Making a movie like "Black Dynamite" is a dicey proposition in the Ironic Hipsterism climate of the past several years. I love a good spoof, but I reserve a special hatey place in my heart for the kind of too-cool-for-school disaffected humor that aims its guns at weird media like an semi-retarded eight-year-old pre-quarterback homing in on the gangly kid in the eyeglasses during dodgeball. It's with enormous glee and pleasure that I'm able to report that "Black Dynamite" is a Valentine to the Blaxploitation action subgenre, made by a team of creative folks who love these movies and totally, utterly, absolutely GET what makes them tick. This isn't merely an extended in-joke, though--this is a genuinely funny comedy that was able to satisfy a very mixed room at the Tribeca Film Festival this past Friday, eliciting laughter from folks who enjoy the idea of vintage 1970s exploitation films as much as from those who are long-time enthusiasts.
To explain too much of what happens during this movie would be to spoil it for future viewers, so I'll avoid this pitfall. I will, however, post the trailer here--I'll wait while you watch it:
I know a bunch of you have already seen this or one of the other permutations of this trailer. I also know that a lot of you were probably every bit as skeptical as I was upon watching clips from this film--excited by the potential for a really, audaciously, amazingly hilarious movie, but concerned that all the funny bits had been distilled into those three minutes. Well, lieblings--allow me to alleviate your fears:
"Black Dynamite" is exactly THAT FUNNY for its entire run-time, which is a really extraordinary achievement.
Whereas the similarly-themed "I'm Gonna Git You Sucka" relies on slapstick, intentional wink-wink "get it?!" moments to build comedy, "Black Dynamite" is funny because it's so close to its source material in visual and acting styles. Michael Jai White channels legendary African-American tough guys like Fred Williamson and Jim Brown in his portrayal of the titular character, a Vietnam vet and former CIA agent and general "THE BEST THERE IS" brand of straight-shooting hero, infusing his performance with an egotistical brand of charisma that's nothing short of brilliant. The supporting cast is equally awesome, from the colorful array of pimps and hustlers that prey upon "The Community" to the militants who support Black Dynamite in his quest to clean up the streets to Tucker Smallwood's pitch-perfect portrayal of a black congressman who is selling out his people to "The Man." No film in the blaxploitation canon is safe from parody, with clear nods to "Dolemite," "Shaft" and "Three the Hard Way" peppered throughout.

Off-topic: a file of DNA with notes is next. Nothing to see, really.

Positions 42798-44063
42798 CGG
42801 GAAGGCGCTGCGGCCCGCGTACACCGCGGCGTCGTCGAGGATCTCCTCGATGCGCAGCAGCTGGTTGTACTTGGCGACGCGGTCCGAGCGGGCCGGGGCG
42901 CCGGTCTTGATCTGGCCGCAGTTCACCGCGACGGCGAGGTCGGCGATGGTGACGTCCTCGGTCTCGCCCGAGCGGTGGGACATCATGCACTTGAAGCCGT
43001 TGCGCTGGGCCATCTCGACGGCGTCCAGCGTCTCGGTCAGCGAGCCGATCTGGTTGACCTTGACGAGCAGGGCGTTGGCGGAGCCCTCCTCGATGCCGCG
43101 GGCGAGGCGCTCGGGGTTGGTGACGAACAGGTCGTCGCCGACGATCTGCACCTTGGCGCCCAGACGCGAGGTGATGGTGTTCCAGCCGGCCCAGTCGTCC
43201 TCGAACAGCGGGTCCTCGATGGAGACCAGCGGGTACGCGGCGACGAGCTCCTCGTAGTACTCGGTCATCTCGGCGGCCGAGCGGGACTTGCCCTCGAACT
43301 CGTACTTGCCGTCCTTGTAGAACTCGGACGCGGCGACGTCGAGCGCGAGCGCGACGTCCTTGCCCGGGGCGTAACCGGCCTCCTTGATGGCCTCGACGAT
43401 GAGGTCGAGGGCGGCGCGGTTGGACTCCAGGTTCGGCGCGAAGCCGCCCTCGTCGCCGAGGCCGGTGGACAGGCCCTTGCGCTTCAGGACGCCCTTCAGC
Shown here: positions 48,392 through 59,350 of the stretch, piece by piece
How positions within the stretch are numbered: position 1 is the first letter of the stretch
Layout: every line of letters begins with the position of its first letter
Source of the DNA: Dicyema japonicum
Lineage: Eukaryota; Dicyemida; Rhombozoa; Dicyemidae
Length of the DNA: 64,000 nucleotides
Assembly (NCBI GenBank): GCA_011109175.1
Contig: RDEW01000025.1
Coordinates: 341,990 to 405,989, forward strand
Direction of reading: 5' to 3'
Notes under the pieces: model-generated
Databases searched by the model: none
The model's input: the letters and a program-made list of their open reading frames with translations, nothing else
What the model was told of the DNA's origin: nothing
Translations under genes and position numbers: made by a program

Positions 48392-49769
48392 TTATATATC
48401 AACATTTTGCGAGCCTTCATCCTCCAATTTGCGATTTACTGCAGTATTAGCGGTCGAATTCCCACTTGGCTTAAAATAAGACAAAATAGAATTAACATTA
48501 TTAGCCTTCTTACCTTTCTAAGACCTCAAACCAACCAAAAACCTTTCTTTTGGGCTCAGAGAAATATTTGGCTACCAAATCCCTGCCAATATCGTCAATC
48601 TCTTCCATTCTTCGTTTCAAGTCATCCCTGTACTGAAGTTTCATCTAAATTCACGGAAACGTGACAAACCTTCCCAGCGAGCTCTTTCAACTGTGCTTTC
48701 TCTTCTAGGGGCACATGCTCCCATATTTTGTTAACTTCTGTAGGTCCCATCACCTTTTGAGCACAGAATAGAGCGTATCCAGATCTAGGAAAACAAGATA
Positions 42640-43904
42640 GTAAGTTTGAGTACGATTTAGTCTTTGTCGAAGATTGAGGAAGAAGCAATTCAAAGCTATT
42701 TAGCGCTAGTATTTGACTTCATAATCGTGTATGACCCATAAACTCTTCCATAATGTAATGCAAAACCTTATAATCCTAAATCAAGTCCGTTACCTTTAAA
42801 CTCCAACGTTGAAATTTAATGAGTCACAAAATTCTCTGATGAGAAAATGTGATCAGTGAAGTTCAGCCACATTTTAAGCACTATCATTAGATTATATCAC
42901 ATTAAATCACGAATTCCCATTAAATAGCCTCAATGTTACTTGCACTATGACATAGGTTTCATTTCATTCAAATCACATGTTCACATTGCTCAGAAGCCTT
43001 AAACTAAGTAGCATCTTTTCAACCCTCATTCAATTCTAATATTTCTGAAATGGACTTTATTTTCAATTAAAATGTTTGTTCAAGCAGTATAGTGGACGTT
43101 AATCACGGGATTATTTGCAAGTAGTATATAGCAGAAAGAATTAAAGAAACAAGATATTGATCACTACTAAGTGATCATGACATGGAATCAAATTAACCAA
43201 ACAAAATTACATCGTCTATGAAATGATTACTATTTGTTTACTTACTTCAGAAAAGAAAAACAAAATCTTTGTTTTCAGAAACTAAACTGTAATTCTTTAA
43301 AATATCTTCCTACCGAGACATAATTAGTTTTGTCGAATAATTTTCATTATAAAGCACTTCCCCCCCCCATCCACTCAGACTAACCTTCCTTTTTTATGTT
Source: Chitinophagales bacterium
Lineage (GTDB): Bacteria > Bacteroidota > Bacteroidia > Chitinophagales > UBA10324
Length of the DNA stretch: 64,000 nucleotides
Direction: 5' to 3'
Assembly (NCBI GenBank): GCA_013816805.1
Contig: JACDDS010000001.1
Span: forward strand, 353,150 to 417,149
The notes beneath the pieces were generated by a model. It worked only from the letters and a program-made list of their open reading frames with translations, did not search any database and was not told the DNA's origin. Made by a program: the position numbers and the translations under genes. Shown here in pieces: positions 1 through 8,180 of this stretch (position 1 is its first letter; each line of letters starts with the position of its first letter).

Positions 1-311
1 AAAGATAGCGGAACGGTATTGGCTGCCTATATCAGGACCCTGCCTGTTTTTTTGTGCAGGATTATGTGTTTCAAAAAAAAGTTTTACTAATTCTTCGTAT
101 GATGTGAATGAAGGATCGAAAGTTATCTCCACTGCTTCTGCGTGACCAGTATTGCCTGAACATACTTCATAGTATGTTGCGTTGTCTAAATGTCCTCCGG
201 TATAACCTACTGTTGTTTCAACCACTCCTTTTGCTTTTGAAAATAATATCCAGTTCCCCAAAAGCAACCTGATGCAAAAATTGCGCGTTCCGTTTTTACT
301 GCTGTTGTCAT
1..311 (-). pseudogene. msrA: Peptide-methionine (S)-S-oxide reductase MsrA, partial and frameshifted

While the film never feels un-fresh, it's entirely committed to its period feel, outfitting the cast in gaudy just-pre-disco finery and creating admirably immersive sets. The look and feel of the movie is so well realized that when action footage from a couple of vintage blaxplotation films is worked in, it feels like a cool and subtle sight gag and not a jarring diversion from course.
Adding to the authentic feel of the movie is the hysterically perfect soundtrack, composed with a clear nod to the work of Isaac Hayes and Curtis Mayfield. The songs have a genuine driving funk to them, and first-time soundtrack composer Adrian Younge matches the music to the film flawlessly. Keep your ears peeled for some giggle-worthy soundtrack moments that I'm not ABOUT to spoil for you here.
The greatest thing about "Black Dynamite" is that it's exactly the kind of movie that someone whose interest is piqued by the trailer would want to see--and perhaps an even better one than that. Judging by the audience reaction at Tribeca, look for this film to get some sort of theatrical release in the near future. Keep your eyes LOCKED on BlackDynamite.com for the latest news!